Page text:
In a simpler time all a child or an adult needed to enjoy the outdoors was a ball and a stick. Or maybe an old tire tied to a high branch to fashion a swing. And the only instruction given to children was to ''be home before dark.'
In a simpler time all a child or an adult needed to enjoy the outdoors was a ball and a stick. Or maybe an old tire tied to a high branch to fashion a swing. And the only instruction given to children was to ”be home before dark.”
Now there are iPads and computers and television screens and shrinking safe public spaces. But despite the distractions and limitations of space, these images show the charm of kicking a ball or skipping rope endures.
Sometimes with modifications as a nod to changing times.
Little girls in towns and villages in South Africa still play Diketo – skipping and scooping a handful of pebbles inside a circle marked on the ground. Once it was a game young girls played by the river as they fetched water but now even little girls in Johannesburg can be spotted tossing tiny pebbles.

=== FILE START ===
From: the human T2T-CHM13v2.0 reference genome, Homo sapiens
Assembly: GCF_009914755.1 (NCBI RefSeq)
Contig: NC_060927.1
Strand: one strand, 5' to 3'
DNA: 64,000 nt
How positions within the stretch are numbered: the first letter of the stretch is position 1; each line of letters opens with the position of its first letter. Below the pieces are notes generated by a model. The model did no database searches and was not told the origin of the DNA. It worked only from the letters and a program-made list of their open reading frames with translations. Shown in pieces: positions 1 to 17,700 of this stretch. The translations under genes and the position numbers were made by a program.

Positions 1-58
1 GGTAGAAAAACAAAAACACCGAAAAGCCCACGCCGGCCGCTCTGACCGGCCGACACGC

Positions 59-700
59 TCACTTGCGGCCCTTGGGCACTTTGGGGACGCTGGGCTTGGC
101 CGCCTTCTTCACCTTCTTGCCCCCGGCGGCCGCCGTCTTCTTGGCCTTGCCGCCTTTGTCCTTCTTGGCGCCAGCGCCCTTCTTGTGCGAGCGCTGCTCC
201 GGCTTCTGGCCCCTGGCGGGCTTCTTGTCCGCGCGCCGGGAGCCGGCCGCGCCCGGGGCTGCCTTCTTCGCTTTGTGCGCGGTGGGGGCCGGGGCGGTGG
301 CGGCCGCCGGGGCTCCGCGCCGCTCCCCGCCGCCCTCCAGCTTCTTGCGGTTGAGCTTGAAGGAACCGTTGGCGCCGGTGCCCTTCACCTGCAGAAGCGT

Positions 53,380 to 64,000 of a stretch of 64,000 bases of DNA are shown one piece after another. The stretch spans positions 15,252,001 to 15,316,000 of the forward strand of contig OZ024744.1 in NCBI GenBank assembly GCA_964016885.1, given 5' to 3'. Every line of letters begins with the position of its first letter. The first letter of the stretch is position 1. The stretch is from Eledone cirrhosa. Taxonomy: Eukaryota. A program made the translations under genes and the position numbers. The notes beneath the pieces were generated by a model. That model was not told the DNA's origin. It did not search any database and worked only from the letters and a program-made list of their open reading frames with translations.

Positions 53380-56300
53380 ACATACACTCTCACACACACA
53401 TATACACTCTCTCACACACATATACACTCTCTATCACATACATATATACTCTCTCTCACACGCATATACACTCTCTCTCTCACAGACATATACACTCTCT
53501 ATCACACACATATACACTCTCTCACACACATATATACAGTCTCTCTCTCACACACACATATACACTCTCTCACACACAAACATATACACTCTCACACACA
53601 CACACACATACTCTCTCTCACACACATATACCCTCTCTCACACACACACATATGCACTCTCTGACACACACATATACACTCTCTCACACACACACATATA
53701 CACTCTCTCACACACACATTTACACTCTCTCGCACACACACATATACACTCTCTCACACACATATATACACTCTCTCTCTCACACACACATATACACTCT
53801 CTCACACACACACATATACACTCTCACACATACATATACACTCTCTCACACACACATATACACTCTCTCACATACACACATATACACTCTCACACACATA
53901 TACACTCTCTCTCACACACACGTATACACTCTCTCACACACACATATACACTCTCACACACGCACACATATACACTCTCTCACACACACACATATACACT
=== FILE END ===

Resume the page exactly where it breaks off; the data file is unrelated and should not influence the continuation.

Through the holy Muslim month of Ramadan Iraqi Kurdish men still play the traditional game of Klawane – with one image showing them hunting for a ring hidden underneath a collection of hats. The game is played after Iftar or the evening meal that ends the day’s fasting.
Some sports were lost for a while but are fashionable once again, such as in Spain where little children are spinning tops again.
For every game lost there are new ones, some inspired by video and online games. In Beijing, groups of young people, armed with water guns, are dividing into teams of aliens, zombies and humans.
And yet the charm of the simple things continues to endure.
From Cape Town in South Africa to Tbilisi, Georgia, children still play the games that entertained their parents. Hide-and-seek, chasing a used tire down a side street or careening down the road in a little go-kart fashioned out of wooden and plastic containers.